While my wife and I were at dinner tonight, we saw someone who could be termed a "dork" sitting at a nearby table. This led to a discussion of the differences between the words "dork," "geek," and "nerd." While we could somewhat describe what the words meant, we couldn't come up with succinct definitions, or how to accurately define those words to a non-native speaker of English.
So, my challenge to you, fellow linguaphiles, is to come up with good definitions for each word--ones that will accurately describe what they mean to a non-native speaker of English. Anyone up to the task? :)
How do you say "shemale" in Japanese?
Are the following sentences grammatically correct?
I thought feminism meant I'm allowed to choose to be barefoot in the kitchen.
I was just thinking about it the other day, and for some reason I wanted to say:
I thought feminism meant I'm allowed to go barefoot in the kitchen.
The choice bit becomes implicit doesn't it?
(Yes, it is an lj icon. No not mine. Don't know whose. No, I don't want to discuss the quote.)
I want to paint it on a t-shirt, but I'd feel stupid if I found out it was spelled wrong!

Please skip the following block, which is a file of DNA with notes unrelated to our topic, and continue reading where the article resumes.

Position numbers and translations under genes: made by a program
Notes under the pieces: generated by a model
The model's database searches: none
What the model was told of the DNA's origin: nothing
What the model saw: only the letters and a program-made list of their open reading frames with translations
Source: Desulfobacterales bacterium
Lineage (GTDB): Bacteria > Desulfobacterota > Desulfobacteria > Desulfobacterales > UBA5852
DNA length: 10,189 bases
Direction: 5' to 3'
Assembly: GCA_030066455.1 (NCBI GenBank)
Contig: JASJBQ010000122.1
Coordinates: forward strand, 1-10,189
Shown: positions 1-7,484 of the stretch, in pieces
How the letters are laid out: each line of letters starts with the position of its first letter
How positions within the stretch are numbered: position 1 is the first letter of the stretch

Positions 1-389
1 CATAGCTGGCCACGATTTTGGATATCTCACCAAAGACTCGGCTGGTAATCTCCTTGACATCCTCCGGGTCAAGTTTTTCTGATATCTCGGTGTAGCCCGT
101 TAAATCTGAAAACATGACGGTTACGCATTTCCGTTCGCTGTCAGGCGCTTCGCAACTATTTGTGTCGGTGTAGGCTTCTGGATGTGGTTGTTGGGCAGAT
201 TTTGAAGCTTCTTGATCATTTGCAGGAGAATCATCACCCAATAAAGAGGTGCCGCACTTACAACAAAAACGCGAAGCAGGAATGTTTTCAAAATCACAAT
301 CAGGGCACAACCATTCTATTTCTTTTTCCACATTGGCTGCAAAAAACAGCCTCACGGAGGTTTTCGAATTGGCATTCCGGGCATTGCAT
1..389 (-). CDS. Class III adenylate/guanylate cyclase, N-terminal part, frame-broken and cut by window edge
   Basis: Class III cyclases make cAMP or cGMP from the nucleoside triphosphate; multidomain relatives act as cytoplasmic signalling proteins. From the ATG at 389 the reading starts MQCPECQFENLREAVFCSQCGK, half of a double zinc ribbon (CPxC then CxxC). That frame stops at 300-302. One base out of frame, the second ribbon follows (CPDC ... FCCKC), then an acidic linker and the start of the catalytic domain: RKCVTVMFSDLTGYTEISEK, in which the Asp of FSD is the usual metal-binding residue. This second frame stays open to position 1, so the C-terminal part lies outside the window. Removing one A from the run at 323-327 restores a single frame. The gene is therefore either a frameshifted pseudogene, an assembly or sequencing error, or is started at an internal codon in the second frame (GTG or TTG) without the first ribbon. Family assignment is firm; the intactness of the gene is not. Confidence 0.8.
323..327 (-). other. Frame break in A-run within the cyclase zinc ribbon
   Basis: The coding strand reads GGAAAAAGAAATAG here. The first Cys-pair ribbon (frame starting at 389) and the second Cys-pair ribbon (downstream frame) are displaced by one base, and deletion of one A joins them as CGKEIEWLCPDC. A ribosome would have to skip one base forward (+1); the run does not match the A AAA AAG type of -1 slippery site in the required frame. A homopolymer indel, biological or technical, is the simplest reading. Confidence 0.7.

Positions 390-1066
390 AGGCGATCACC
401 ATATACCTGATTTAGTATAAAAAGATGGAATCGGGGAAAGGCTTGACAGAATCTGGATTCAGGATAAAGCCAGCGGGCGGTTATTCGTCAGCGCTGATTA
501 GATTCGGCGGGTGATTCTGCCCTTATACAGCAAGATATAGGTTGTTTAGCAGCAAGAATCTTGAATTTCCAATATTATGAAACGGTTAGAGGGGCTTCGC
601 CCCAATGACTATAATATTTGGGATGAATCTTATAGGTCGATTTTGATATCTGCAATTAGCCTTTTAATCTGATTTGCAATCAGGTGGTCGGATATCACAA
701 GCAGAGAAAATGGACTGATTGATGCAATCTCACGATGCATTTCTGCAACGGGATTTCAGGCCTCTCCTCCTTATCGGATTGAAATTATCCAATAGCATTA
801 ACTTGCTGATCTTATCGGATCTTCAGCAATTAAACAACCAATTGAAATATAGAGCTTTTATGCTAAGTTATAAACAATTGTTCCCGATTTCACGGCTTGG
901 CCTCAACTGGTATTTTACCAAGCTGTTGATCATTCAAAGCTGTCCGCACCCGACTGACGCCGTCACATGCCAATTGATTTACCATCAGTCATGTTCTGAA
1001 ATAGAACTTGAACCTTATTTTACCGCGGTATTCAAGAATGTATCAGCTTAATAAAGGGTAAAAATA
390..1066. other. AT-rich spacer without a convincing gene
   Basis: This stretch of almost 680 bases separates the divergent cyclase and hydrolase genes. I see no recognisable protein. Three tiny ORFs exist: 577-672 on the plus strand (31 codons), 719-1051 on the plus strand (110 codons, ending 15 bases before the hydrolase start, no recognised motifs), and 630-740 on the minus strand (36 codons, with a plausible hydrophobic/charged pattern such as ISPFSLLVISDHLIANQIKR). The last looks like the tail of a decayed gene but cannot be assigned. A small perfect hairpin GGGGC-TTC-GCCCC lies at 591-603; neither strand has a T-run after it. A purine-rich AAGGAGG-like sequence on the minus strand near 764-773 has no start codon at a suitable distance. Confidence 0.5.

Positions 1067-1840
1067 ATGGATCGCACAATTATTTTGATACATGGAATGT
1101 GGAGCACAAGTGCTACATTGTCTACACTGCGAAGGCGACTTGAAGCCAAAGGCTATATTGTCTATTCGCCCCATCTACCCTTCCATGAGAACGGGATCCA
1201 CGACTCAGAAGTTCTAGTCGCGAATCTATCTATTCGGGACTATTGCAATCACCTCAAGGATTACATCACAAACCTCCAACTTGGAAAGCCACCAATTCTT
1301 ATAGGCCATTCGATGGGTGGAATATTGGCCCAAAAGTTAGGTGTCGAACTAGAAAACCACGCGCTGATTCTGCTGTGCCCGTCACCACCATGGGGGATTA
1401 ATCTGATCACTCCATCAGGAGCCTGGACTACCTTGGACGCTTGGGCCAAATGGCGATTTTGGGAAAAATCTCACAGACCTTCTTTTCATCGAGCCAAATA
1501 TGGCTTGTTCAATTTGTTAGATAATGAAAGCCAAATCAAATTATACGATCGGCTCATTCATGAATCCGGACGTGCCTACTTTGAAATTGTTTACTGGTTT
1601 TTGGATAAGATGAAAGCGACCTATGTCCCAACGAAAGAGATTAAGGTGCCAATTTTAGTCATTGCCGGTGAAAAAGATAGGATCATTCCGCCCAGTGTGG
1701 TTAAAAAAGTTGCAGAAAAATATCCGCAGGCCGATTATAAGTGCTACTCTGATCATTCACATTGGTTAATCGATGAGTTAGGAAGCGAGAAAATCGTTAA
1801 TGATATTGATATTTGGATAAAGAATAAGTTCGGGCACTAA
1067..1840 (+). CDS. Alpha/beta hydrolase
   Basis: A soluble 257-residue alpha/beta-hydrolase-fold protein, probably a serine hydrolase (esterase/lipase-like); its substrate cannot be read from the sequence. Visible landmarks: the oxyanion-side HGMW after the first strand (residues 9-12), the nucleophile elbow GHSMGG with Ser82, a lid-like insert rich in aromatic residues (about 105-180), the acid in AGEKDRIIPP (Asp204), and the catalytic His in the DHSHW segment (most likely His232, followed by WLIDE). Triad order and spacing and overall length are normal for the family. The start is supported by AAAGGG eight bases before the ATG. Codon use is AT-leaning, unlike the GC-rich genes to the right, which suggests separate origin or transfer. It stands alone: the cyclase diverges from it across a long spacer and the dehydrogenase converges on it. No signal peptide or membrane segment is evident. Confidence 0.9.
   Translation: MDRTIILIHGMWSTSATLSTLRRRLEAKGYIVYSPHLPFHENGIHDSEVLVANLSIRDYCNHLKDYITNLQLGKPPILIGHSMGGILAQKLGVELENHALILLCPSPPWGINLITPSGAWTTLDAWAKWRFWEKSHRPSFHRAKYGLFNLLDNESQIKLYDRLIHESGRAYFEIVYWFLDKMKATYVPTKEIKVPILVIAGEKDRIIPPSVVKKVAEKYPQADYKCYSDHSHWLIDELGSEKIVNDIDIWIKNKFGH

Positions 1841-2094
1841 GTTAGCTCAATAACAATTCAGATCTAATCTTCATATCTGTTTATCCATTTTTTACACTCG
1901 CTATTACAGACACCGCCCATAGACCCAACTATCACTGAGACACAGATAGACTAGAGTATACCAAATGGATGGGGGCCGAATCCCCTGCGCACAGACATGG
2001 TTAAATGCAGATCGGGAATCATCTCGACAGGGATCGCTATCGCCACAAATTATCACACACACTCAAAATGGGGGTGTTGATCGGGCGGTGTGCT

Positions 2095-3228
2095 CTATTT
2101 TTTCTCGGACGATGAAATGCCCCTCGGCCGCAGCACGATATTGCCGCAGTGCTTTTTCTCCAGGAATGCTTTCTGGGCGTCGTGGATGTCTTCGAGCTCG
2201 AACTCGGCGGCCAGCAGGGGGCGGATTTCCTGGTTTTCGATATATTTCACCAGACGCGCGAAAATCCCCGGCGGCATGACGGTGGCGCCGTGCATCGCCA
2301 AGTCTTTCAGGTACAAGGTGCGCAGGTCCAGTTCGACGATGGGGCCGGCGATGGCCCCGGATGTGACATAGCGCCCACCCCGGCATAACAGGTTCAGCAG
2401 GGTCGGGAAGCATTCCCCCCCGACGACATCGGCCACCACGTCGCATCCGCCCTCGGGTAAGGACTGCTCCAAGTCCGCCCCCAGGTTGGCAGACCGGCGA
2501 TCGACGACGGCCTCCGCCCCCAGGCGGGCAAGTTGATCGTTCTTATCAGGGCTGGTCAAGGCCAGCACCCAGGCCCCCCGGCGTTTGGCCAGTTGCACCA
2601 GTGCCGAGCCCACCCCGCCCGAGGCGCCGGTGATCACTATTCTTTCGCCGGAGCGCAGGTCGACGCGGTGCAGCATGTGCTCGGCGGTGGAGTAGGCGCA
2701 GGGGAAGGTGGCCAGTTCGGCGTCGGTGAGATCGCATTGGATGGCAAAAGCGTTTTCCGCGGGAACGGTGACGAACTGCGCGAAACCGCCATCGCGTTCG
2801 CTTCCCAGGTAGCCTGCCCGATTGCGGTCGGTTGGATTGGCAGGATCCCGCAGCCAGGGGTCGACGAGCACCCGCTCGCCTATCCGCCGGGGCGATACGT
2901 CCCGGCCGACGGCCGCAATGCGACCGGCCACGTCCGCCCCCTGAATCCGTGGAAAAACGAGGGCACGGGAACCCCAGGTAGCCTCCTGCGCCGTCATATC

How common in the Spanish-speaking world is it to tack on an S at the end of the tu form of the preterite? That is, "comistes" instead of "comiste," "vivistes" instead of "viviste," and so on.
"RvSkin is a skin management software supporting 20 languages and a set of 14 themes which you personally can select." (Meaning you can select both languages and themes.) Does the phrase need a comma after "themes"?
Well, I'm currently trying to learn Mandarin from Pimsleur and I must admit learning with them is almost sinfully easy BUT...
It's narrated by a man and a woman with what seem like different accents.
Does anyone familiar with Pimsleur Mandarin know whose pronounciation I should be emulating, assuming I want to sound as standard Beijing as possible, and maybe from where in China the speakers appear to be?